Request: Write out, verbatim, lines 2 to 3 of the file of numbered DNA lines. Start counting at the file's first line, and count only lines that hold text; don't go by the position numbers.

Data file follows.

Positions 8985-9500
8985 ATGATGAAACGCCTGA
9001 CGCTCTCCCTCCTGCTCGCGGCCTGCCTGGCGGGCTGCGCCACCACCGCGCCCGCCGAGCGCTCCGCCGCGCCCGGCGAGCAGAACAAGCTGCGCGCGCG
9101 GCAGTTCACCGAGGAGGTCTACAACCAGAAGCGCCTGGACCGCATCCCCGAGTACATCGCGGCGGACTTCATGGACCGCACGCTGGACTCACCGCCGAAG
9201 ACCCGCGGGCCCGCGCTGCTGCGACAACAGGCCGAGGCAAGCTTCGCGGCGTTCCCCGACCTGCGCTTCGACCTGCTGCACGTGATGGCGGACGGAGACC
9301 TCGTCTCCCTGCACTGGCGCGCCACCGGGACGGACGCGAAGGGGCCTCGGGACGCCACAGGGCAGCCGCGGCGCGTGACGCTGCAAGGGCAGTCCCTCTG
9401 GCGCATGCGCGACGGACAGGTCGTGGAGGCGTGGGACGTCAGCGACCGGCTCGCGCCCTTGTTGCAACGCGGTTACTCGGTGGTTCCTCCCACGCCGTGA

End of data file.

8985 ATGATGAAACGCCTGA
9001 CGCTCTCCCTCCTGCTCGCGGCCTGCCTGGCGGGCTGCGCCACCACCGCGCCCGCCGAGCGCTCCGCCGCGCCCGGCGAGCAGAACAAGCTGCGCGCGCG